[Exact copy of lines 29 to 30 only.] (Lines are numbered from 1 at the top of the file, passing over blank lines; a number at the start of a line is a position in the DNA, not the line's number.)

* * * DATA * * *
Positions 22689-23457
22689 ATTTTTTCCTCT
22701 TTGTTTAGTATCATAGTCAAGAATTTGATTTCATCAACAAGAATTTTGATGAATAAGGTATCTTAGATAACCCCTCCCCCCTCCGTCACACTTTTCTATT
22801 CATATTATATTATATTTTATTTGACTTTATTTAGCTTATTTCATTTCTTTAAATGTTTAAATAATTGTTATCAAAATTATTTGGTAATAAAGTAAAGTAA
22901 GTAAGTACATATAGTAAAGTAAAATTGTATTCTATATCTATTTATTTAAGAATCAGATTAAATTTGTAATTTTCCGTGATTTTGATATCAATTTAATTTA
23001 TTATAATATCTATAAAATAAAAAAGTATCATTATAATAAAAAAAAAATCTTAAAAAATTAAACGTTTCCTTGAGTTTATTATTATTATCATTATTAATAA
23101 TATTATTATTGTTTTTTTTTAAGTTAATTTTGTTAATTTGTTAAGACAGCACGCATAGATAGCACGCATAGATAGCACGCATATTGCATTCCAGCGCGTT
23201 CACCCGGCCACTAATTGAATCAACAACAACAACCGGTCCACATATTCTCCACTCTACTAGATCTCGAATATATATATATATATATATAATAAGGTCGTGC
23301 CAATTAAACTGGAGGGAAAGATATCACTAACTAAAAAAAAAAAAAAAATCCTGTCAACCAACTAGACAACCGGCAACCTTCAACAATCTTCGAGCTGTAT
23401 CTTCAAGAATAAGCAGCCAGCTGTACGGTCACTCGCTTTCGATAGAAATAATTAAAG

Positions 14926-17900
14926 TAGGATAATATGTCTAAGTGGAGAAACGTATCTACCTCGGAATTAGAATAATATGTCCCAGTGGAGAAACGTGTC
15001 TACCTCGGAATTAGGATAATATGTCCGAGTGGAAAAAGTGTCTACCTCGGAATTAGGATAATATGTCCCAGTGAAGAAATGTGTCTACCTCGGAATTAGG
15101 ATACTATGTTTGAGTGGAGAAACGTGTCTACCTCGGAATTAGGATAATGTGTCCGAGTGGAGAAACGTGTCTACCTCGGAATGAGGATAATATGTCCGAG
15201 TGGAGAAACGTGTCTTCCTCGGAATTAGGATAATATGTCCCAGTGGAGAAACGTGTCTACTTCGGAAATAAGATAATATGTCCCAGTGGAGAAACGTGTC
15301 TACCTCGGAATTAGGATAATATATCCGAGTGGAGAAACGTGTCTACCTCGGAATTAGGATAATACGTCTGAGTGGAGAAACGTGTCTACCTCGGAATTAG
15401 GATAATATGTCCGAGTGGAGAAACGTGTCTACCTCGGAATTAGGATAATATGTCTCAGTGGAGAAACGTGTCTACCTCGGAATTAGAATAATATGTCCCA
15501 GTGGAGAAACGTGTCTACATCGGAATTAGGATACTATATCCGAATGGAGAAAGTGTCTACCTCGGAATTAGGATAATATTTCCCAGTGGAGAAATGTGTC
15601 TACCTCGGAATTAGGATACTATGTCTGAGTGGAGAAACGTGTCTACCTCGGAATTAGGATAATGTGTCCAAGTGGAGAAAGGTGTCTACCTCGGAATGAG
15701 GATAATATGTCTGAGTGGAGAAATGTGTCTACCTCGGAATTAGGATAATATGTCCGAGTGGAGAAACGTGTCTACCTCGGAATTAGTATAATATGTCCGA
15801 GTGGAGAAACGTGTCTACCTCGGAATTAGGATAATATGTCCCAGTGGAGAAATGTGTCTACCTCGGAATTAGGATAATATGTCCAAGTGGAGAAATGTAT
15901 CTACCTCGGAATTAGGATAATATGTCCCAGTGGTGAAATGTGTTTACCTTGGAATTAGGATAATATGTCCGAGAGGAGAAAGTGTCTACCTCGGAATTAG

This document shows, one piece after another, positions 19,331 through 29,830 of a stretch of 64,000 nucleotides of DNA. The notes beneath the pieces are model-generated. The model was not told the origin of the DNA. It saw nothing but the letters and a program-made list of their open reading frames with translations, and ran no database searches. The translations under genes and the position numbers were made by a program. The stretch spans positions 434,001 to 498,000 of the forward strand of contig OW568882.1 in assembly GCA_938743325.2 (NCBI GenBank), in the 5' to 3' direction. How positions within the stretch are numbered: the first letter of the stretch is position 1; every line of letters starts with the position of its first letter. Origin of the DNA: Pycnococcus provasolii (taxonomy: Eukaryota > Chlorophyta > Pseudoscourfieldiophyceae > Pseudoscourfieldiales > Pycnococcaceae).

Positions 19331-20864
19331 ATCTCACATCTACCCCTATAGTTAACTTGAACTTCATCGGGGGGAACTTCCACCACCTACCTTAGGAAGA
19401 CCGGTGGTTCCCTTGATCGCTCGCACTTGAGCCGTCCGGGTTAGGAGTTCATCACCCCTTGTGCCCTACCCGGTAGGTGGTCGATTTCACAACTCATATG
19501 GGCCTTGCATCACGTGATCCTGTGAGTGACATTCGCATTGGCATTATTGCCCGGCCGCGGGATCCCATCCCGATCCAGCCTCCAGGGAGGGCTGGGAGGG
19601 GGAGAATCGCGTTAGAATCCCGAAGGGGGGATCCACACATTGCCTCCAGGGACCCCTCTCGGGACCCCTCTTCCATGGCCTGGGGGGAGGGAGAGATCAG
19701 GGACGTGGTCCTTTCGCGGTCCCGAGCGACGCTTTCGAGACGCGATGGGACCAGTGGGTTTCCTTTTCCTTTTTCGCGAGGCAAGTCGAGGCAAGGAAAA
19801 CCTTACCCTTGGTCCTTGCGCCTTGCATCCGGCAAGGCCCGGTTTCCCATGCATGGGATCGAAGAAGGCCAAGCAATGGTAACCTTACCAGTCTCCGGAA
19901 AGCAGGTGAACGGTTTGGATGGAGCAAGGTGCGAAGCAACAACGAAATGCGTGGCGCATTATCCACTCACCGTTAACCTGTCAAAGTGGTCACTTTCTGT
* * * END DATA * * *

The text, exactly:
19701 GGACGTGGTCCTTTCGCGGTCCCGAGCGACGCTTTCGAGACGCGATGGGACCAGTGGGTTTCCTTTTCCTTTTTCGCGAGGCAAGTCGAGGCAAGGAAAA
19801 CCTTACCCTTGGTCCTTGCGCCTTGCATCCGGCAAGGCCCGGTTTCCCATGCATGGGATCGAAGAAGGCCAAGCAATGGTAACCTTACCAGTCTCCGGAA